Could Different Drinking Habits Put Your Marriage at Risk?
They say that opposites attract, but when it comes to differences in your drinking habits, this may not be a good thing. This is according to a study published in the journal Alcoholism: Clinical & Experimental Research, which found that spouses who have very different drinking habits could have a rocky marriage, and when one of you drinks more than the other, your risk of divorce increases.
According to corresponding author for the study and researcher at the Norwegian Institute of Public Health, Fartein Ask Torvik, ‘The risk of divorce is lowered if the spouses drink approximately the same amount of alcohol. This is not only true for those who drink excessively; there is also a reduced risk of divorce if both spouses abstain totally from alcohol.’
He added that divorced people drink more than married people: ‘To some extent, this is due to increased drinking after a divorce, but people who drink heavily also have a higher risk of experiencing a divorce, so heavy drinking likely interferes fundamentally with the quality of marriage.’
However, heavy drinking among women appears to be more strongly associated with divorce than heavy drinking among men. According to Ellinor Major, director of the institute’s division of mental health, this may be because heavy drinking among women is viewed as less acceptable than among men, and so affects the emotional wellbeing of the family more heavily: ‘A wife’s heavy drinking probably also interferes more with general family life — that is, the caring role of the mother, upbringing of children, etc. Perhaps the husband is more apt to the leave the spouse than is the wife when major problems occur.’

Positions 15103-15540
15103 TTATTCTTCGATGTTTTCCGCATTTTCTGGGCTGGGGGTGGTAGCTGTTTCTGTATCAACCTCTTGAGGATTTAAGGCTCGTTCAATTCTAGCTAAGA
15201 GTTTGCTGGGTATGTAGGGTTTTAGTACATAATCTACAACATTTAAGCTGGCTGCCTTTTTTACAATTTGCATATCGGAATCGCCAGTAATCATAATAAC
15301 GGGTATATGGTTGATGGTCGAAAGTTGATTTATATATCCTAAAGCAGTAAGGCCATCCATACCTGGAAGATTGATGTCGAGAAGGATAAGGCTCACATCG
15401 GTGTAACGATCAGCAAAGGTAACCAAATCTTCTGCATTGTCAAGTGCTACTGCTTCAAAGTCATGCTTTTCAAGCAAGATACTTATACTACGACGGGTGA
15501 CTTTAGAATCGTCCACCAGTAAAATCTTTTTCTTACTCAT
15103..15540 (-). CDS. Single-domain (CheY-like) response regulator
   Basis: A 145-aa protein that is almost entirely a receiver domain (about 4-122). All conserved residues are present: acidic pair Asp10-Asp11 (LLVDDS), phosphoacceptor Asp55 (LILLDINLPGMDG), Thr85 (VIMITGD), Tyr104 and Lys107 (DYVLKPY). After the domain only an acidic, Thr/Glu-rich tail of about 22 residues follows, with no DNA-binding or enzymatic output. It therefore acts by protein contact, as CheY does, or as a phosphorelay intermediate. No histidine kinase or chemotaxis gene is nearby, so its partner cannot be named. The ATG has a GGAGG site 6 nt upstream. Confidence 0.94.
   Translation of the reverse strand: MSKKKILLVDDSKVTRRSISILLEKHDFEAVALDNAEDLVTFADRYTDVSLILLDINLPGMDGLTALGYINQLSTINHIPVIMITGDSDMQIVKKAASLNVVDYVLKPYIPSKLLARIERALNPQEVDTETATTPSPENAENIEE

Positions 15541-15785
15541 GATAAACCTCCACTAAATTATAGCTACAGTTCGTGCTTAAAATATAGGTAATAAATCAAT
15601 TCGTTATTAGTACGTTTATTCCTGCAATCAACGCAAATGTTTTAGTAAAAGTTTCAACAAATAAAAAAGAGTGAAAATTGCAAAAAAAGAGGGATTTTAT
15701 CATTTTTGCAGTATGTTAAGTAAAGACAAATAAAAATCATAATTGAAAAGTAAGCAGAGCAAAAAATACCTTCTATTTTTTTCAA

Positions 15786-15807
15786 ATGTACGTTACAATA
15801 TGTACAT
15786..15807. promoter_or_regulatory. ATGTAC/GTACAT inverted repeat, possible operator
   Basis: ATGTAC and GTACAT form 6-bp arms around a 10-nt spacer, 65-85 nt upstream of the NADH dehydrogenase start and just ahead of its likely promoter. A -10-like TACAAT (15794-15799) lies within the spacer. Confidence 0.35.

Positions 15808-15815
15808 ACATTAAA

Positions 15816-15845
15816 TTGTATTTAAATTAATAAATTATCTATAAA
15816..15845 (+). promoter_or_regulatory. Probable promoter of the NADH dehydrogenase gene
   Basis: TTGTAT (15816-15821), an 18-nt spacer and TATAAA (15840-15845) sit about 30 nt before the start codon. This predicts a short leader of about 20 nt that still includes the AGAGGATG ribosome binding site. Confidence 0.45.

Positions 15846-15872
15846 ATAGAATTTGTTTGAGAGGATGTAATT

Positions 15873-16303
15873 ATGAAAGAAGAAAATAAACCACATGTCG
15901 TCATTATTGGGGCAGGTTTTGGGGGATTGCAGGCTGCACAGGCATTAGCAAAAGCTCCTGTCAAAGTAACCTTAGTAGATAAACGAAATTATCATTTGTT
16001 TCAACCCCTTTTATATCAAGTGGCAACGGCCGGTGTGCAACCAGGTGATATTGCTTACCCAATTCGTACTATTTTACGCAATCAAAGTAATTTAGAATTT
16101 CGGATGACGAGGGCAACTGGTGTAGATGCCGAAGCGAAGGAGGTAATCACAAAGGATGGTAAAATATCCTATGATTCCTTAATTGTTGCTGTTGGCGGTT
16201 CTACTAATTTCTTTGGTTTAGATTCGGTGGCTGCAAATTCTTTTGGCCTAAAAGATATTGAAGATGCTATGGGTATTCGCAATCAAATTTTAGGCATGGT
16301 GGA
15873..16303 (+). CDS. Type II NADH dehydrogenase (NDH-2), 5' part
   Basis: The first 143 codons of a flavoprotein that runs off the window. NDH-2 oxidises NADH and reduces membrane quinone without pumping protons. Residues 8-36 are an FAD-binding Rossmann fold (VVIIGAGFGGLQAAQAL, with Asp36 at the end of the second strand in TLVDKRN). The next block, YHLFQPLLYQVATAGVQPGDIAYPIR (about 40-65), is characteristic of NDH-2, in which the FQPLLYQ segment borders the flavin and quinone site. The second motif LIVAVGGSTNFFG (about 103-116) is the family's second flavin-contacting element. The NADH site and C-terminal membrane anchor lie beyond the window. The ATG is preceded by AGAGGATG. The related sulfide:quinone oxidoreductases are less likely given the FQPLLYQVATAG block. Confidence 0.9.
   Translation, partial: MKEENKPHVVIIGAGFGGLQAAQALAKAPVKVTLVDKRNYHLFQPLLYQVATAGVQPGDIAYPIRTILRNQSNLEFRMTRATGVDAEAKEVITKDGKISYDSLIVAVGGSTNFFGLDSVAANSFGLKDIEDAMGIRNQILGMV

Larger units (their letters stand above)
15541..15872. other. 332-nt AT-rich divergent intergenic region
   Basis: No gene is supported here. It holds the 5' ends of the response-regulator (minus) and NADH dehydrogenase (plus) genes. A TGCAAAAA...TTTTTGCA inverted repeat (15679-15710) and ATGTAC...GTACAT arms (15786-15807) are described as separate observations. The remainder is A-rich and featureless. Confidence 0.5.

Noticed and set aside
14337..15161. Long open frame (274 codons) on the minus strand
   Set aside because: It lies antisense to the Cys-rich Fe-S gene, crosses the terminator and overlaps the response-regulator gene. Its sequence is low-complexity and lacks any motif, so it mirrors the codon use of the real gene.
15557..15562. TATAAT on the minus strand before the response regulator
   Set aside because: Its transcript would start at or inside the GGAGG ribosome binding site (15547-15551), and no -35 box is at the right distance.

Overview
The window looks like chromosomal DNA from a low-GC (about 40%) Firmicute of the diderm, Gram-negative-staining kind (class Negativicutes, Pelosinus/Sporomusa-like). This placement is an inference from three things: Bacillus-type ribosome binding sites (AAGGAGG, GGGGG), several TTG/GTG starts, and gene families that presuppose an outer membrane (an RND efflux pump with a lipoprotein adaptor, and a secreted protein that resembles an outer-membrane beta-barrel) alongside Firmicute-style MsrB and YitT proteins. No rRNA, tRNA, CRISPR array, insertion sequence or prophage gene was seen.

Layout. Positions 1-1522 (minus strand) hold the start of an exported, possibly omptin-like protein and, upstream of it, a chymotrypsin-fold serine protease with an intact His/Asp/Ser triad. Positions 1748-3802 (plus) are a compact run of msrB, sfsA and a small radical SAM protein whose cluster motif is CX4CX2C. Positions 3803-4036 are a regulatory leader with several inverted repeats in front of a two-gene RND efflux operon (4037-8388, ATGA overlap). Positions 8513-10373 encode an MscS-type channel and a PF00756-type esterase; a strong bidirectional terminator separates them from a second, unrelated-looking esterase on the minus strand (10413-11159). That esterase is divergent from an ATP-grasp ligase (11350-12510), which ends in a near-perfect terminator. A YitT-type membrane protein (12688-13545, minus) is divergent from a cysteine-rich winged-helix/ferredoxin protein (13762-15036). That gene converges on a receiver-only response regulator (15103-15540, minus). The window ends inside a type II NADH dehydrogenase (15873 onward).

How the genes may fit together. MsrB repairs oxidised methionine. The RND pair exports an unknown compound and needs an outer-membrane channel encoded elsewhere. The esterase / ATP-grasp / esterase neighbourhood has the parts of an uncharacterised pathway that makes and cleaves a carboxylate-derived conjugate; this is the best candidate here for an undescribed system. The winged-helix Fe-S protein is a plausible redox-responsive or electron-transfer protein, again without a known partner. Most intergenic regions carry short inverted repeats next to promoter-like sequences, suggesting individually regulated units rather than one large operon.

Using data compiled on almost 20,000 married couples between 1984 and 1986, the researchers examined information on alcohol use and mental wellness and calculated the participants’ risk for divorce within 15 years, using ‘time-to-event’ analysis. They found that compared to couples who both drink lightly, a couple’s risk for divorce could triple when the husband’s level of drinking is low but the wife is a heavy drinker, and when both spouses drink heavily, the risk for divorce also goes up.
Major concluded by saying that you should how and when your partner drinks before you get married: ‘Someone with a light or moderate alcohol use who has a spouse who drinks heavily should encourage that spouse to change their drinking pattern into light or moderate level if the main concern is a lasting marriage of good quality. Good advice probably would be to encourage a similar pattern of moderate or light drinking in both spouses.’